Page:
Drag and Drop Introduction

7 minute read  • 


The aim of this series of tutorials is to enable the reader to implement complete drag and drop support for their applications. Drag and drop became a standard feature of many Windows applications when Windows 95 was launched. With COM and OLE becoming more mainstream at this time, applications had the power to interact seamlessly with the Windows Shell and even other Windows applications. This flexibility came at a price though. Writing any form of COM or OLE enabled appliction is a complete nightmare, to put it mildly.

This tutorial will ease you through the pain of writing the required OLE interfaces necessary to enable drag and drop behaviour. As usual, we will use pure Win32 API techniques. However, I will be using C++ rather than C, because C++ is definitely the preferred language to write COM interfaces with. It would be a simple matter to convert the code to C as I will also explain.

I intend this tutorial to be written in several parts, as there is alot of information to cover. Also, the components of drag-and-drop lend themselves very nicely to separate topics, so this is the approach I will use. The first tutorial (this one, in fact) will provide an introduction to OLE Drag and Drop. Subsequent tutorials will focus on drag-and drop. Parts 2 and 3 will cover OLE data transfers the IDataObject interface. Part 4 will look at the IEnumFORMATETC interface, whilst parts 5 and 6 will cover drag-sources and drop-targets.

Once we have covered these basic details there will be further tutorials discussing drag-and-drop in more detail.

Additional Reading

I strongly suggest you investigate the following sources of information, because this is where I learnt about COM, OLE and drag&drop.

  1. msdn.microsoft.com The starting place for everything win32 related.
  2. Inside OLE 2nd edition has alot of very useful information, and is regarded as the “bible” for OLE. It’s a little dated but contains everything you need to know. A “softcopy” version of this book used to be included in MSDN, and maybe it still is. There are also alot of softcopy versions in pdf and chm format floating around the internet.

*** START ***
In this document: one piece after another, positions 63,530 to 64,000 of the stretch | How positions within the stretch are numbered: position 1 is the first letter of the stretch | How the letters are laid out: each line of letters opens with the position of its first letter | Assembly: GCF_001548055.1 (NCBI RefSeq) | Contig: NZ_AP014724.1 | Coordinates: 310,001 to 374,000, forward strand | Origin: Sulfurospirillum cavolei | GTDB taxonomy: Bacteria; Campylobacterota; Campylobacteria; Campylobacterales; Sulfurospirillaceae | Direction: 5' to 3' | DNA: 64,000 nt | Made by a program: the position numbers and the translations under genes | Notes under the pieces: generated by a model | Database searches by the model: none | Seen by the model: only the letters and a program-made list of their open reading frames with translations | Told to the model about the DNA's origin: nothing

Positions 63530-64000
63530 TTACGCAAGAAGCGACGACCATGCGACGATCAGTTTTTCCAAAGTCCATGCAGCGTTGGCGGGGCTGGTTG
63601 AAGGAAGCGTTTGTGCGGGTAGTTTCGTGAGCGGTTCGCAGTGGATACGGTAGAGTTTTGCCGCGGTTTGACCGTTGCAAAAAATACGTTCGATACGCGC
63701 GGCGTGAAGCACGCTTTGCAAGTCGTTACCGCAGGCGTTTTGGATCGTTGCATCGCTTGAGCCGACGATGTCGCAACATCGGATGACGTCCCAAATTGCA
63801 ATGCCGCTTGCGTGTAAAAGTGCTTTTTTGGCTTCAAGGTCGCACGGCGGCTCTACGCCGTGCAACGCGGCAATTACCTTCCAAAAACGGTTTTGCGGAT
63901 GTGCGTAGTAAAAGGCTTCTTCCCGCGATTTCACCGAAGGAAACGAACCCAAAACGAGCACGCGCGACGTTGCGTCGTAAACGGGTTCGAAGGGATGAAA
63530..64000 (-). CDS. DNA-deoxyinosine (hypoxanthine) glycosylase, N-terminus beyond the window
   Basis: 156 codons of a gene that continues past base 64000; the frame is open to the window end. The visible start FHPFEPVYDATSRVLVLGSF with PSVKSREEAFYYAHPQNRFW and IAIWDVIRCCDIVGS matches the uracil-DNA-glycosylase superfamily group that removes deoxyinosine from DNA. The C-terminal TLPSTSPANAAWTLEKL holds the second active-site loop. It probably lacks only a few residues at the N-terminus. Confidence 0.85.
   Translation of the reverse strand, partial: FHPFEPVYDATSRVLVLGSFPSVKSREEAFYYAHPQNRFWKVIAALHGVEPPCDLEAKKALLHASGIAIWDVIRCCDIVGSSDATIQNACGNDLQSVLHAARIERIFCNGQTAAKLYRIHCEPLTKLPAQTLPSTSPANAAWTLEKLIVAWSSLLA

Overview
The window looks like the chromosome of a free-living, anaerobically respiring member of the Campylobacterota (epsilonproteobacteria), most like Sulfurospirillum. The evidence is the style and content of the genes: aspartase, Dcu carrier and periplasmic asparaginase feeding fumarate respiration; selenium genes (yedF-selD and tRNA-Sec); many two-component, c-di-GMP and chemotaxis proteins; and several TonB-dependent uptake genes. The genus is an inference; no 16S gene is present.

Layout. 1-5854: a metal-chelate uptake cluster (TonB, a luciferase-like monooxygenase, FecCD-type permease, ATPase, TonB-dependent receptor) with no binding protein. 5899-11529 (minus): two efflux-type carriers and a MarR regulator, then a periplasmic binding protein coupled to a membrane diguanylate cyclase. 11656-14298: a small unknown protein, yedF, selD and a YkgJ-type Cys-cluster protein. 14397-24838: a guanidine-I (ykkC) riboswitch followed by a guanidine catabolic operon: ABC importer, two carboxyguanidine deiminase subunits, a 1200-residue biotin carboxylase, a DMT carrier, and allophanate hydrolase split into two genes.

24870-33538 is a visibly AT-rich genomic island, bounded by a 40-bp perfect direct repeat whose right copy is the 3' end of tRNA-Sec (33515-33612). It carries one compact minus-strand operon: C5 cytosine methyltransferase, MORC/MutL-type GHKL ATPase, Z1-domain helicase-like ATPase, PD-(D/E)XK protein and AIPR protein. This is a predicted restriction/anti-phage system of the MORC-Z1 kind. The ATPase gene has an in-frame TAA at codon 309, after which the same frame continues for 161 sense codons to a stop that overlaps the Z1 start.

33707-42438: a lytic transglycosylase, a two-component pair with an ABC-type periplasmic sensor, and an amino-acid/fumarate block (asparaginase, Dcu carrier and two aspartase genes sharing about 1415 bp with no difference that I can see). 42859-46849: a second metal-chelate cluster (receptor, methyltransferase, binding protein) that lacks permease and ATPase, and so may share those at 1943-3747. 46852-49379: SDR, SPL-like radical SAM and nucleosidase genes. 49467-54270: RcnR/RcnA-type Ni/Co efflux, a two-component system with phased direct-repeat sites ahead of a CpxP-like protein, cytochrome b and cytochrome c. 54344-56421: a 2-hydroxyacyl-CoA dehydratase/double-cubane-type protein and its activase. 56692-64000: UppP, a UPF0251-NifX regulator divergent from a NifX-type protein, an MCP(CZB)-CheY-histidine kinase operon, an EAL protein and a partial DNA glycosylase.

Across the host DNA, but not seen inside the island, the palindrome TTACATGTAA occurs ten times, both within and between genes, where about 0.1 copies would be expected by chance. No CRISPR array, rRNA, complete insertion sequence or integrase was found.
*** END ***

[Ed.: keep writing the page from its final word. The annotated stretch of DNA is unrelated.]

3. ftp.microsoft.com Microsoft’s FTP server contains hundreds of resources dating years back. The most useful thing I’ve found there so far are two small files - drgdrps.exe and drgdrpt.exe. These are self-extracting ZIP files which contain full source to a simple drop-source and drop-target application. To access these files simply goto your command prompt and type:
    ftp ftp.microsoft.com
    username "ftp"
    password "ftp"
    cd softlib/mslfiles
    get drgdrps.exe
    get drgdrpt.exe
  4. Microsoft Technical Articles - in particular the “OLE for Idiots” series, and “What OLE Is Really About”. These articles are quite old now (getting on for 10 years or so) but are still relevant today. A simple google search will locate these articles.

OLE Drag and Drop

“Drag and Drop” is a term used to describe the action of using a mouse to transfer data from one place to another.

Every Drag and Drop operation is comprised of three elements. These elements are of course COM objects which must be implemented by any application that wants to support drag and drop.

  • The Source of the drag-drop is represented by the IDropSource interface. The IDropSource contains methods for generating visual feedback, and for cancelling or completing the drag-drop operation.
  • The Target of the drag-drop is represented by the IDropTarget interface.
  • The Data being transferred is represented by the IDataObject interface.

Note that an application doesn’t need to support all three COM interfaces - if you just want to make a “drop target”, then only the IDropTarget interface is required. Similarly, an application which just supports dragging data from it (and not to it) is required to support the IDropSource and IDataObject interfaces. Of course, an application can implement all three interfaces to support full drag and drop within the same document.

The diagram above illustrates the key components required to support a drag and drop operation. Take a moment to understand what the diagram is presenting. The box on the left is the initiator of a drag-and-drop operation. It has created two COM objects which each expose an interface (IDataObject and IDropSource), which are used by OLE to perform the drag-drop.